Menachem Mendel Bluming received this question this week:
I am angry. I was brought up Jewish, attended a Jewish school, and have only known Judaism as my religion. Now I am told I have to convert, because my mother never formally became Jewish. Isn’t it a little unfair that all my life I was more Jewish than my friends, was subjected to anti-Semitism, and then I am told I need to convert?!
Here’s a thought:
I completely understand your frustration. It can’t be easy to hear that you need to convert to your own religion. But please don’t take it personally. This is not a reflection on you. The entire Jewish nation went through exactly what you are going through now.
After leaving Egypt, where they suffered as slaves and were tormented for being Jewish, the Israelites reached Mount Sinai. There they were told they had to formally accept the Torah, and convert to Judaism by immersing in a mikvah.
They could’ve had the same complaint as yours. We’ve always been Jewish, we have even suffered for it, and now we’re told we need to become Jewish?!
Indeed they were already Jewish in the ethnic sense, they were born into the Jewish clan, but they had not yet committed to the Jewish mission. Only by sincerely accepting the Torah did they take on the complete Jewish identity in body and neshamah/soul.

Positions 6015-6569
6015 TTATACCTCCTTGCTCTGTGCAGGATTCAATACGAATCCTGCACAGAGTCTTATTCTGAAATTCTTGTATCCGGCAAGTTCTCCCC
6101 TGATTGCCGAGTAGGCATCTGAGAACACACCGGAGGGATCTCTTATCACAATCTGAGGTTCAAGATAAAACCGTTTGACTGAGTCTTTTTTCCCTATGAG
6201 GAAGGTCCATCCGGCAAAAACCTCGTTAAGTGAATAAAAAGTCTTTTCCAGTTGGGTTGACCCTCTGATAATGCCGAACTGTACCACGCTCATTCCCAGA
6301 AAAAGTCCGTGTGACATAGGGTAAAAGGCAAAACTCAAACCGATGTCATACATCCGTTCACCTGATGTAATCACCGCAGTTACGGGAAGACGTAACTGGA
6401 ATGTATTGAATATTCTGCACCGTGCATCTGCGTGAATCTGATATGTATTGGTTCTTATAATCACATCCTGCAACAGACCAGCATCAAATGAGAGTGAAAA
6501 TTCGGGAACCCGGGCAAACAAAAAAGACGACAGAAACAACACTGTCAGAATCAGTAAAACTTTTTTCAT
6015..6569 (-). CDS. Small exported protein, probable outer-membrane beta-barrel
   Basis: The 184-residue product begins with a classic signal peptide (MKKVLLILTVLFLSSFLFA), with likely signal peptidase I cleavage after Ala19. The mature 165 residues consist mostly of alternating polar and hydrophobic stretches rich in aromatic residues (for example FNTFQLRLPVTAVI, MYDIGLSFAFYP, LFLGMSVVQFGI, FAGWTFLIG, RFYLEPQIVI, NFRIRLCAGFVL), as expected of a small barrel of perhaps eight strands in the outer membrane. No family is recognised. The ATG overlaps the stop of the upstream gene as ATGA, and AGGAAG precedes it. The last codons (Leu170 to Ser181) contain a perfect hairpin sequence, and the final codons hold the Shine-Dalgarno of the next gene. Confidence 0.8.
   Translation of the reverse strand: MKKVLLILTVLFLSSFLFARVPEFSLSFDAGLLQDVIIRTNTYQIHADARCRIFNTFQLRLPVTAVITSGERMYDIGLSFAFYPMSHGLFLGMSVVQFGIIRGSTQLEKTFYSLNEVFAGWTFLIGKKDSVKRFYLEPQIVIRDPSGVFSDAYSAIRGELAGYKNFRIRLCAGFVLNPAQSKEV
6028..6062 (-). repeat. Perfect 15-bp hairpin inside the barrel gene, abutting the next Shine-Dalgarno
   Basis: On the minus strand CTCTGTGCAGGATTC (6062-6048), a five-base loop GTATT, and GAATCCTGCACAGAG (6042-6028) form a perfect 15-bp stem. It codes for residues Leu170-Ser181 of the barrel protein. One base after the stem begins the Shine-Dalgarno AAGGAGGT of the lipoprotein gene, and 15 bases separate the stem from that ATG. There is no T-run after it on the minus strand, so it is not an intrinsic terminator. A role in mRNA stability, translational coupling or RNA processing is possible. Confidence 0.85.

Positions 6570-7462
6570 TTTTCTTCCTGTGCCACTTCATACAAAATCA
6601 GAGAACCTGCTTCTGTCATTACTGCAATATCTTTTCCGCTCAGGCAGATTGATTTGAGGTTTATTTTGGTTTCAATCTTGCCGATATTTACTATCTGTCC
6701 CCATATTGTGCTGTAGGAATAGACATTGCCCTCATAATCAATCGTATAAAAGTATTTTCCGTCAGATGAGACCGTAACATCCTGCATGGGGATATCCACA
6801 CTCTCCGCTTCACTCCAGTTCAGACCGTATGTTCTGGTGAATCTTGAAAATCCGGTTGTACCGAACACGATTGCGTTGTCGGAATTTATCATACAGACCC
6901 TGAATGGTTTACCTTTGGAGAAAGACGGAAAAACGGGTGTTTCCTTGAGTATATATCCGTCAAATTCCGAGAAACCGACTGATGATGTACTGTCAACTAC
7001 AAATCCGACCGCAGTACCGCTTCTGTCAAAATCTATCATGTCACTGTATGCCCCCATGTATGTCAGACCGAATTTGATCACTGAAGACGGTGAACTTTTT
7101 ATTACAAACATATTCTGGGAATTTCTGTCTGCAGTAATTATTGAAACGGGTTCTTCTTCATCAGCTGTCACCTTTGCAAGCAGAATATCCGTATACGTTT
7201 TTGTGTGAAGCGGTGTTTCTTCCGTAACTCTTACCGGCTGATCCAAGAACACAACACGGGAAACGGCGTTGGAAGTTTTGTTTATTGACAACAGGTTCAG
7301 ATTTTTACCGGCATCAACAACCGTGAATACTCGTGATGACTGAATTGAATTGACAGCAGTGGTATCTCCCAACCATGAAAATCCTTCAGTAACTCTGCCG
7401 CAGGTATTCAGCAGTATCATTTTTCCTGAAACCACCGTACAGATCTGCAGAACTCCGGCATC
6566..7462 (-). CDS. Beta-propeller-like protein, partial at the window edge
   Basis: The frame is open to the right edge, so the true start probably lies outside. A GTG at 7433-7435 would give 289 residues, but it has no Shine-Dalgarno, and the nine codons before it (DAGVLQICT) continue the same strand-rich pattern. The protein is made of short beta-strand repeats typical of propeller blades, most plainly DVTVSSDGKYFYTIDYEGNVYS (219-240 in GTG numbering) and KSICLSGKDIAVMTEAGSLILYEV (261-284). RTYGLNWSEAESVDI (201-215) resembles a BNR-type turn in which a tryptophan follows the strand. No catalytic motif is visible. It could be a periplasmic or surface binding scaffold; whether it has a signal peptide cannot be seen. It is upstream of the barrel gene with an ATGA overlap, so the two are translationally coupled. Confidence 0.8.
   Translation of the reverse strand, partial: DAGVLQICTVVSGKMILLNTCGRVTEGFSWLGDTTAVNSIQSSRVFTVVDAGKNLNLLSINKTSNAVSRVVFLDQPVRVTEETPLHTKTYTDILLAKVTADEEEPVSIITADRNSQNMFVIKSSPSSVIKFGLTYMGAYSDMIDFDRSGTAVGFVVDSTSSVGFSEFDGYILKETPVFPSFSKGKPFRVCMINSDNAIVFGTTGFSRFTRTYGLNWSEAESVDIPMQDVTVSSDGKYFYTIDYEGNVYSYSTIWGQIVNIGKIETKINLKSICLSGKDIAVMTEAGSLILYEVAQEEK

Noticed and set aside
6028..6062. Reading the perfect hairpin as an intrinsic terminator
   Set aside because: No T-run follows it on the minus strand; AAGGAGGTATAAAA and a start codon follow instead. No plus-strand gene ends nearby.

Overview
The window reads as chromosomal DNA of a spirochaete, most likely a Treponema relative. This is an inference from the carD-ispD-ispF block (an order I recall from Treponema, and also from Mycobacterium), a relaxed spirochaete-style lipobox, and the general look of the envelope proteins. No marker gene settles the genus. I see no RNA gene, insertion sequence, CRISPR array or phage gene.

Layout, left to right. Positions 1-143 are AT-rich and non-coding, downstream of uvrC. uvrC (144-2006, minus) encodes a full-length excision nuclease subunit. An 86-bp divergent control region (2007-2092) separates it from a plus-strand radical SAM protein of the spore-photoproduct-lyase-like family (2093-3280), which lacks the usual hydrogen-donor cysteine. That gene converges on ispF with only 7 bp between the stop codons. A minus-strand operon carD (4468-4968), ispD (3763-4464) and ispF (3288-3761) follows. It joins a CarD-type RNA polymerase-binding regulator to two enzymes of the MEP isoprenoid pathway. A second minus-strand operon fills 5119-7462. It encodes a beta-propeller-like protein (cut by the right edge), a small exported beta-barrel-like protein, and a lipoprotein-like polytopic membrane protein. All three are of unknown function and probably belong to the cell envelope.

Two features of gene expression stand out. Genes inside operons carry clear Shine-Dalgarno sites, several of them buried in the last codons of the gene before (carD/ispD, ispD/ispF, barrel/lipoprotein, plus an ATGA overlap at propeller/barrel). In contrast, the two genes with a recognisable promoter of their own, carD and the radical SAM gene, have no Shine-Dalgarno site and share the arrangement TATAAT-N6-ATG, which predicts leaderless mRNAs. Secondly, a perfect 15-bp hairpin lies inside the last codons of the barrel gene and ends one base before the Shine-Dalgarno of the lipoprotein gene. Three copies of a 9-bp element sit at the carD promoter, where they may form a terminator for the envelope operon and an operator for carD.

The Israelites of old had a moment of truth. Am I ready to stand before G-d and commit myself to being Jewish? Not just for a day or a week or a yea but for generations. And they said yes.
That power of that moment still reverberates to this day. All Jews alive today are descended from a mother who converted to Judaism, who took that plunge, either at Mount Sinai or sometime since then.
Now you have your moment of truth. You can be culturally and ethnically Jewish, as you already are. Or you can stand at your own Sinai and say yes to G-d.
Put aside the frustration and take this decision seriously. If you don’t go ahead, you leave things hanging for your children and theirs. But if you do it, your commitment is forever, for all generations, once and for all.
Menachem Bluming, Rabbi Moss and Chabad.org